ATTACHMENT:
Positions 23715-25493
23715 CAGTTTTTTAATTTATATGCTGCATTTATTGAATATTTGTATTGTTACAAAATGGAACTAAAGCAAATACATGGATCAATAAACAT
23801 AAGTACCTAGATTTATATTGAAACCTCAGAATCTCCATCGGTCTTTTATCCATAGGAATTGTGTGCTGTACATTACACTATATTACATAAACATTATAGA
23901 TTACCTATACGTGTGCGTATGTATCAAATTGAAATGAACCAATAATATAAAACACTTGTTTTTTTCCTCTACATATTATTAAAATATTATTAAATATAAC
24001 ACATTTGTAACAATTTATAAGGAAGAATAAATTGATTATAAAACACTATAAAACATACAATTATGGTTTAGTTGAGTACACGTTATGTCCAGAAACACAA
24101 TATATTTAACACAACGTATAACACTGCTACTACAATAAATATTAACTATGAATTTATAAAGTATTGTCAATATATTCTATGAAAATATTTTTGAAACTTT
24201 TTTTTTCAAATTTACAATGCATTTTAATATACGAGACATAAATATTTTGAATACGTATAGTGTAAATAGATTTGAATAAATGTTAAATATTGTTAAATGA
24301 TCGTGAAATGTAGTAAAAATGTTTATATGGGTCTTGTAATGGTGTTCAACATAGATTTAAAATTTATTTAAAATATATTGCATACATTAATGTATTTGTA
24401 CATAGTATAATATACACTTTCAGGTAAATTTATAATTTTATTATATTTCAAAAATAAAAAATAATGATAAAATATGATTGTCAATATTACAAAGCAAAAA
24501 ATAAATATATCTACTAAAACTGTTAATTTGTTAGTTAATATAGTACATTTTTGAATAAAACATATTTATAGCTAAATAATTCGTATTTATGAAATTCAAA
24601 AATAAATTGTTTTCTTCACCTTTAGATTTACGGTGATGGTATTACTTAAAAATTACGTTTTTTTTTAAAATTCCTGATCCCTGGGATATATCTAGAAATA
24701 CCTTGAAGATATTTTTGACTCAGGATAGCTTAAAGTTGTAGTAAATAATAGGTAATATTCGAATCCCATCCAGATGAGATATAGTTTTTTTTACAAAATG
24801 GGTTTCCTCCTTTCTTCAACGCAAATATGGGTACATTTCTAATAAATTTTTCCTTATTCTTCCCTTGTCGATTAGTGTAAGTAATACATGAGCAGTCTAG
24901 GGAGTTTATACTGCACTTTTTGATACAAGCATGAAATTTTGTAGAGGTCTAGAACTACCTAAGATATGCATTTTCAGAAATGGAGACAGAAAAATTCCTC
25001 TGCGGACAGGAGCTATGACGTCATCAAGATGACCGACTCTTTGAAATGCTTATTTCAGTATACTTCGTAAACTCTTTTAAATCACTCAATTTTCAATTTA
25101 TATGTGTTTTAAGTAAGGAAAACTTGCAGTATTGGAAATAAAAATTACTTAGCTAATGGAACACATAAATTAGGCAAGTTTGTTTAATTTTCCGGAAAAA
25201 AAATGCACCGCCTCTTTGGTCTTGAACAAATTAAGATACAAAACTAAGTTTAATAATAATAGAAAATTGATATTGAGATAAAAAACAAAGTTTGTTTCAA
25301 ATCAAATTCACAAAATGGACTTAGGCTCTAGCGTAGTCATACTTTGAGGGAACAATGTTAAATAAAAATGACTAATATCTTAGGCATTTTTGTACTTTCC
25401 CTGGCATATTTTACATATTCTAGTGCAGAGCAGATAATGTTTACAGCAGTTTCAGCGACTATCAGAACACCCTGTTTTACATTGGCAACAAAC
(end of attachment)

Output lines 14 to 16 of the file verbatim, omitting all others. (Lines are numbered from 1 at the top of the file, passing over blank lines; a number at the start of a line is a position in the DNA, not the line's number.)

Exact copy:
24901 GGAGTTTATACTGCACTTTTTGATACAAGCATGAAATTTTGTAGAGGTCTAGAACTACCTAAGATATGCATTTTCAGAAATGGAGACAGAAAAATTCCTC
25001 TGCGGACAGGAGCTATGACGTCATCAAGATGACCGACTCTTTGAAATGCTTATTTCAGTATACTTCGTAAACTCTTTTAAATCACTCAATTTTCAATTTA
25101 TATGTGTTTTAAGTAAGGAAAACTTGCAGTATTGGAAATAAAAATTACTTAGCTAATGGAACACATAAATTAGGCAAGTTTGTTTAATTTTCCGGAAAAA